Today, IoT botnet families, including Mirai, Okiru, the Satori, the Masuta, the PureMasuta and Reaper, continue mutating. They are also extending their malicious activities beyond DDoS attacks to also spread ransomware, crypto mine and burrow deep into large enterprises.

The security and business communities aren’t anywhere close to coming up with a consensus approach for addressing emergent IoT exposures. In fact, it can be argued that the opposite is happening. A10 Networks’ report calls out the implementation of the Constrained Application Protocol, or CoAP.

CoAP sets forth device management rules to make it possible for the tiny operating systems inside of IoT devices to communicate, paving the way for new IoT-centric systems running in smart factories and smart homes.

As it now stands, CoAP does not require authentication to reply with a large response to a small request, Shin told me. This is very much the same type a functionality-first thinking that made possible the weaponization of DNS resolvers.

“One of the big problems we face as an industry is the rapid growth of IoT and the weak security practices that are associated with IoT,” Shin said. “Here we are in 2019, after all of these DDoS attacks, we’re rolling out yet another protocol that has a hole in the security posture where it can be used as a reflector and be exploitable by attackers.”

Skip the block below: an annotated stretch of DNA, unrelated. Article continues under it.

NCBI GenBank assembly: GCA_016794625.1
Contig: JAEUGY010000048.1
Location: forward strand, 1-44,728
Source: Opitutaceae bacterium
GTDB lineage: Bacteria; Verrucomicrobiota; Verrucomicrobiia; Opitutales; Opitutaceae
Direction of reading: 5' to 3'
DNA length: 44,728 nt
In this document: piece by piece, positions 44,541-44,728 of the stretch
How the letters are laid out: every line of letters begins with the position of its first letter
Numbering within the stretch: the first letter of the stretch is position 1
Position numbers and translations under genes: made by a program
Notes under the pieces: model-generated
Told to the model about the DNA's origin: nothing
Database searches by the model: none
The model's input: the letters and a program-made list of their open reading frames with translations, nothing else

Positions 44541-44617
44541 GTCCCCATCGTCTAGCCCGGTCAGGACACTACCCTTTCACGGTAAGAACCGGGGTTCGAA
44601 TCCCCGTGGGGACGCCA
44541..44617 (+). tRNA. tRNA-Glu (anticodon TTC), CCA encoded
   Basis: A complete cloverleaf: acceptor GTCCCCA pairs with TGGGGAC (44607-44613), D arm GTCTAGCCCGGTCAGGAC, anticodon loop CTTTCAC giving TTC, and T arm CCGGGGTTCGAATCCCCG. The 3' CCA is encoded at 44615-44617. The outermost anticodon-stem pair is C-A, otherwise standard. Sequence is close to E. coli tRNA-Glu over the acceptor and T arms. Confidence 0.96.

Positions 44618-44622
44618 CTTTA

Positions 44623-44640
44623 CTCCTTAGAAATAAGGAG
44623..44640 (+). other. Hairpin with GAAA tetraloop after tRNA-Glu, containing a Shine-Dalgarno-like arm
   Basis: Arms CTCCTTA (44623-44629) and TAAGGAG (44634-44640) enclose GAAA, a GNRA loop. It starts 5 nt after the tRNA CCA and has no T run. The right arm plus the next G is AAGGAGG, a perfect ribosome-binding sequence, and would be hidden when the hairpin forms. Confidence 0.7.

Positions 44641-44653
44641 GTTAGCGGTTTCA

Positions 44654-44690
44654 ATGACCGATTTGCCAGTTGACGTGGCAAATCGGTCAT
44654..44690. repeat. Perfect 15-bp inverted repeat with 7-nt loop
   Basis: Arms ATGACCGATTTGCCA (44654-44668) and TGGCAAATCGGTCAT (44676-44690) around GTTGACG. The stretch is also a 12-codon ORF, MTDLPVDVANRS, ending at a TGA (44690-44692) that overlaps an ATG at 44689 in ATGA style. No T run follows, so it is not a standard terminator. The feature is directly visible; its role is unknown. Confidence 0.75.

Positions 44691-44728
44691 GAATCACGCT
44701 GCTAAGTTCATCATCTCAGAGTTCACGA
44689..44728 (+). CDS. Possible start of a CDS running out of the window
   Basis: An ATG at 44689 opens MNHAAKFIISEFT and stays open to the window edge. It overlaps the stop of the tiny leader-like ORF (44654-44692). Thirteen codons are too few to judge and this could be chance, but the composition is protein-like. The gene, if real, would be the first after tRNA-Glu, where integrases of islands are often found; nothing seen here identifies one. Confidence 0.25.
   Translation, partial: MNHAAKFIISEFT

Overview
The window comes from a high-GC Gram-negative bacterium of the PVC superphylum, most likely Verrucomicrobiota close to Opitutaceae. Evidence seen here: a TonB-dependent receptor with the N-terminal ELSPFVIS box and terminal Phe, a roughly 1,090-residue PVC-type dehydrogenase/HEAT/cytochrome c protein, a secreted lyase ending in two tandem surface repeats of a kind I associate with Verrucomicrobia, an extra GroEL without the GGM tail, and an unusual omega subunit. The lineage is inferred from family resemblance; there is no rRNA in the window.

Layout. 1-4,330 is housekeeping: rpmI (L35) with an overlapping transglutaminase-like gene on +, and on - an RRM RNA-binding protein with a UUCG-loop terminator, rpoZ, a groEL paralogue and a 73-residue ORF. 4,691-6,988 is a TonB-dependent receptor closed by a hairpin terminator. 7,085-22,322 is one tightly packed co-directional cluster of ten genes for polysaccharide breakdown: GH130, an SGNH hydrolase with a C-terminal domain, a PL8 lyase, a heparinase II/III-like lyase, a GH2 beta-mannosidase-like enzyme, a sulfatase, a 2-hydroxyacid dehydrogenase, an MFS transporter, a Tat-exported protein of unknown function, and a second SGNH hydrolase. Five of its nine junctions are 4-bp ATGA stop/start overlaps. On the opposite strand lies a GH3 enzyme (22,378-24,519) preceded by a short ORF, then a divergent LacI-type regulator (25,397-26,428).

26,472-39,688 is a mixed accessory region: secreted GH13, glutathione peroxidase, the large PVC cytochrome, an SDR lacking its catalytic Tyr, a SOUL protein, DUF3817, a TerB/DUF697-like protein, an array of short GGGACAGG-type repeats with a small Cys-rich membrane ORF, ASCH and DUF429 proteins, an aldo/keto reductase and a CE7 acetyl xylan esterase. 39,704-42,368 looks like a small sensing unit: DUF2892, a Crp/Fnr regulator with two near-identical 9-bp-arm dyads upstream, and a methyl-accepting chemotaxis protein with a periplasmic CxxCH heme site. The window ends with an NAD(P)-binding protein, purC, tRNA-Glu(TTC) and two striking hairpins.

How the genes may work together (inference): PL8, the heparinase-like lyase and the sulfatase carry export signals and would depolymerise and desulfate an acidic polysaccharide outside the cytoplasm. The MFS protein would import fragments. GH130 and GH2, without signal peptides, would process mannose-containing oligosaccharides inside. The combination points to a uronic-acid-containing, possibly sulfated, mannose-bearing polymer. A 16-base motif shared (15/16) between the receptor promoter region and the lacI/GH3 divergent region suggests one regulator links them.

Barest tip

A10 Networks has identified 414,130 IoT devices already being used in early IoT deployments that have this reflector capacity. CoAP already is being discussed in security circles as the next big DDoS scaling tool.

And yet, these CoAP exposures are the barest tip of the iceberg. IoT goes hand in glove with the next generation of mobile cellular system, known as fifth-generation wireless, or 5G. Consider what this means, from a security perspective.

One big attribute of 5G is that it can support low latency, in other words, many tiny computing devices linked together in an IoT system. The giant telecom companies have poured billions into new 5G infrastructure, which will begin replacing current 4G systems later this year and into 2020.

The CoAP exposures highlighted in A10 Networks’ report show which way the table is tilted: toward features, and not necessarily security. “From a DDoS perspective we’re increasing the breadth of weapons available for attackers to leverage,” Shin said. “We’re seeing these leading indicators because we haven’t improved security as we roll these systems out.”

I’m encouraged that A10 Networks and others in the DDoS security space are bringing these notions forward – and developing solutions. Maybe this time around, systemic proactive measures will gain material traction, earlier in the ball game. We’ll see. Talk more soon.


Pulitzer Prize-winning business journalist Byron V. Acohido is dedicated to fostering public awareness about how to make the Internet as private and secure as it ought to be.

(LW provides consulting services to the vendors we cover.)